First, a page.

Bill Overholt says, 'When they started to implement the China 2030 reforms, first, the leadership had a choice:
- 'Rapid reform, which would mean much slower economic growth', or
- 'High economic growth, which would mean accumulating a lot of debt and slowing the reform process.'
'What the Chinese have effectively chosen is much slower reform in order to keep the economic growth rate up around 6.7%.'
- 'So, they've acquired a substantial problem of debt as they're trying to keep this engine moving really fast.'
How this works. 'Fast reform would, for instance, involve very rapid reduction of over capacity. Now, the Chinese are reducing over capacity, but not as fast as they might.'
- 'These inefficient concrete and aluminum factories, and other things, accumulate more debt as they wait the reform process.'
- 'Also, and very important politically, local governments have become incredibly indebted, and you can crack down on that quickly, or you can not allow them to work at all for a considerable period of time.'
- 'It's all happening more slowly than it might have otherwise.'
'The other political decision that has slowed reform is that in effect politics has been given priority over a lot of economic reform.'
- For example, 'The government talks about putting these big State Owned Enterprises on a level playing field with others. It talks about putting them on completely market basis.'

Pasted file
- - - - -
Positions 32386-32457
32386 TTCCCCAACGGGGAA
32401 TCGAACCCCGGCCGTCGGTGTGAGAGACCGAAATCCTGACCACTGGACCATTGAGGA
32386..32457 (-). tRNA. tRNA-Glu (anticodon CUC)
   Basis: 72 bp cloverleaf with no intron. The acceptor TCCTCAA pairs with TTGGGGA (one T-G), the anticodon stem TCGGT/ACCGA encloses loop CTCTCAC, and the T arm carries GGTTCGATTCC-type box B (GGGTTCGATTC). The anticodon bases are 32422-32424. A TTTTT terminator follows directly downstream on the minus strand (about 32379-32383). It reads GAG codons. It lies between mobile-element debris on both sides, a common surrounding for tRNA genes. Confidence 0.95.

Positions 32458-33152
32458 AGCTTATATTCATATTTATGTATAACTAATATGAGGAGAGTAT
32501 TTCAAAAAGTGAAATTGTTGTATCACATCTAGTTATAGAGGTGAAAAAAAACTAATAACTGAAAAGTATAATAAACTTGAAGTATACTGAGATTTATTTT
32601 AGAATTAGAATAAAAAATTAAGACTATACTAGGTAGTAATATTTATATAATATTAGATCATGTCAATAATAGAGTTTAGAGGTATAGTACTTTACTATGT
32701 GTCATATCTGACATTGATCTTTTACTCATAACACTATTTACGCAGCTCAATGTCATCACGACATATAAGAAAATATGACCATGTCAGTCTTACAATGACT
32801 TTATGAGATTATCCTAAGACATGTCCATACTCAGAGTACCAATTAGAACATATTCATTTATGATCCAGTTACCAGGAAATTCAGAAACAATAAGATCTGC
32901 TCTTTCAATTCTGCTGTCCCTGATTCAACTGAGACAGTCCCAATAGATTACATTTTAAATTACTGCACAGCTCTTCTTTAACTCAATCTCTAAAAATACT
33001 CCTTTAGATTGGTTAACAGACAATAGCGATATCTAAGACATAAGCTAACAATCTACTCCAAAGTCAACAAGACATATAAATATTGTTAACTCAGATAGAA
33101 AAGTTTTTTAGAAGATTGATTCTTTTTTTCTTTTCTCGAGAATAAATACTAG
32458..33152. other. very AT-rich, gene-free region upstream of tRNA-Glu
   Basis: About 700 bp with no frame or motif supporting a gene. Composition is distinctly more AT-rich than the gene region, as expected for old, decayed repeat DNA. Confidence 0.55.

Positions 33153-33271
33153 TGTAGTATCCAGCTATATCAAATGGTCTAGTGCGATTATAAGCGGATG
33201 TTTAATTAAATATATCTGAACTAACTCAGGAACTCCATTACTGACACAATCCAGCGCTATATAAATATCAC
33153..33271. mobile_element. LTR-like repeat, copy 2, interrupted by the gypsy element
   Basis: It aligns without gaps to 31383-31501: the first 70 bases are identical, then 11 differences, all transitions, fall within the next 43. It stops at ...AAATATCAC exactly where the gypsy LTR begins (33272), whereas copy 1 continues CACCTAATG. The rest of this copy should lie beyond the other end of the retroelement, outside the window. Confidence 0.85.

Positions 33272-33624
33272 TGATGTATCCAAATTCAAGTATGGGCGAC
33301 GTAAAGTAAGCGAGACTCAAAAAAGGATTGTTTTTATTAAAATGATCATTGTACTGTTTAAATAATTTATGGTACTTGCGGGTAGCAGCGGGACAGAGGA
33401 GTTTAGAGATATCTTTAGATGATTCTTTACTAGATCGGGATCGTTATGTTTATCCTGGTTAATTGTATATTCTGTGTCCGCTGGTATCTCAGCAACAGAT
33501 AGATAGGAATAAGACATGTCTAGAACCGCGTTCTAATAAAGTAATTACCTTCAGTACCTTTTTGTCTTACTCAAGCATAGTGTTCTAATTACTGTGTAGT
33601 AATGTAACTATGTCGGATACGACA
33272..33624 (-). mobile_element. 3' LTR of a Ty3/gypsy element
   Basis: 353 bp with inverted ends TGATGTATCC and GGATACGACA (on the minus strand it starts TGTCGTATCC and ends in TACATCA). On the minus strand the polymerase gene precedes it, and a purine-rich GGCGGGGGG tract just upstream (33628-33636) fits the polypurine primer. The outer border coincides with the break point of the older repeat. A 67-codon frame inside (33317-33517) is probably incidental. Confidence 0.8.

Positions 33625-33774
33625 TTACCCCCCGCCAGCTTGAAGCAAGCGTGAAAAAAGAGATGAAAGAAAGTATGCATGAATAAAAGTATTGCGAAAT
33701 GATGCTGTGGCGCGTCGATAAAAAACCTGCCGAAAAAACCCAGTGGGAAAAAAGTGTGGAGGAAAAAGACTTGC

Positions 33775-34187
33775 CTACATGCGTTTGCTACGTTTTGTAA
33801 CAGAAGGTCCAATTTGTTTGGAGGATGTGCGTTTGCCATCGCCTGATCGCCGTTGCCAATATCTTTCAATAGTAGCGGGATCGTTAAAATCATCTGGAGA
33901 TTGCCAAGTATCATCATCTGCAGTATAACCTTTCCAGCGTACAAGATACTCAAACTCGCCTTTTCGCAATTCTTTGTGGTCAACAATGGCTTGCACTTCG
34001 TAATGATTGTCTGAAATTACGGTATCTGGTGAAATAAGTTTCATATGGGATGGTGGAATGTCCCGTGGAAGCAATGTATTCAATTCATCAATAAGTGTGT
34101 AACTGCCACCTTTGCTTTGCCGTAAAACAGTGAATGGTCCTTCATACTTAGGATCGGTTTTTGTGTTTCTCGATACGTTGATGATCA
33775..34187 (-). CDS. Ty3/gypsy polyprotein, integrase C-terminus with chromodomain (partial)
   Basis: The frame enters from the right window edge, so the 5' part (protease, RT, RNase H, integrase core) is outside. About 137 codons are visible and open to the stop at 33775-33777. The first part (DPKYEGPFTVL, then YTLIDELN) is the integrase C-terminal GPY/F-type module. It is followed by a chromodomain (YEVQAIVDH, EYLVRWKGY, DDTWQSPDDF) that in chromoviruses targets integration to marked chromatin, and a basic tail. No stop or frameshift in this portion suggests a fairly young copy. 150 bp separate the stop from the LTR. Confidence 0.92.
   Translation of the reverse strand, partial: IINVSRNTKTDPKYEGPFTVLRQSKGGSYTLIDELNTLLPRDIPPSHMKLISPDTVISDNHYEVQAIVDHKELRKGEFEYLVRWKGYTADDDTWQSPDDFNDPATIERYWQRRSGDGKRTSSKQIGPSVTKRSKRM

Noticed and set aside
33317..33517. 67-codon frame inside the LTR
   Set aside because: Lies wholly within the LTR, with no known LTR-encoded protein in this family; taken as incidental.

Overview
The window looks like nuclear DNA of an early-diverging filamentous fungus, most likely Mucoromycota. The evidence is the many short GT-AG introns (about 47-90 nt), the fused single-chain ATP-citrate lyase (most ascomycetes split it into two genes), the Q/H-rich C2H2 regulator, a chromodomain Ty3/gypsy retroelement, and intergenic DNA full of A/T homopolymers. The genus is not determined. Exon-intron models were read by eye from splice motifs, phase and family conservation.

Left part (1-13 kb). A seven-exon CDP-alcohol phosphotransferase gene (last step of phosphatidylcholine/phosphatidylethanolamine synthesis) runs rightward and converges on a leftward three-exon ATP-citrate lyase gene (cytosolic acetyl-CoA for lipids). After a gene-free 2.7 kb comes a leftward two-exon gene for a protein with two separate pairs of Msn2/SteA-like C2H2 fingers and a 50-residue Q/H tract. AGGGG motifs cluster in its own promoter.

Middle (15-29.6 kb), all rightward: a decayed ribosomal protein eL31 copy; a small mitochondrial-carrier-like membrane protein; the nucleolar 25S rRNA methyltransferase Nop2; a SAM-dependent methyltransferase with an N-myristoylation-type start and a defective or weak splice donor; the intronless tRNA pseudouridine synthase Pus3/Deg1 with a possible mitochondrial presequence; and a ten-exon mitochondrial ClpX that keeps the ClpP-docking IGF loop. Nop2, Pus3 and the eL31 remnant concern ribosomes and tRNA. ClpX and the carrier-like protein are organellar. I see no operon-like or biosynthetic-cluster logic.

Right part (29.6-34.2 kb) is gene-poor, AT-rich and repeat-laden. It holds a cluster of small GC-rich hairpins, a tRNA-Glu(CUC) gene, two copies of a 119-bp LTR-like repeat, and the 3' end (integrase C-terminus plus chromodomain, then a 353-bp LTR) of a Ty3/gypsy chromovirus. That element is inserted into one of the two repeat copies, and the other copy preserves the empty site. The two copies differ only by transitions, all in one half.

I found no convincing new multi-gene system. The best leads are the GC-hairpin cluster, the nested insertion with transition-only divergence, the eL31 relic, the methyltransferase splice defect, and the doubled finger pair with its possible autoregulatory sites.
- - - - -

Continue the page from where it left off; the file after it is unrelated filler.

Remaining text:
- 'Then they say, "we're going to strengthen the role of the party committee inside these enterprises." They make sure the party committee has control over corporate strategy.'
- 'Well, is it really on a market basis if the party controls the strategy has been strengthened?'
Another example. 'We're going to have the rule of law. It's going to be one of the major things of reform.'
- 'But we're going to strengthen the role of the party commission that oversees the courts’ decisions.'
- 'Well, is it really rule of law if a political commission is ultimately making the decisions?'
'There's a whole series of such things I talk about in China's Crisis of Success as the "Ten Key Contradictions"' (page 248).
'Reform is going forward, but it's going forward at a considerably slower pace than it might have, and with much higher priority for political considerations than was expected when China 2030 was drafted.'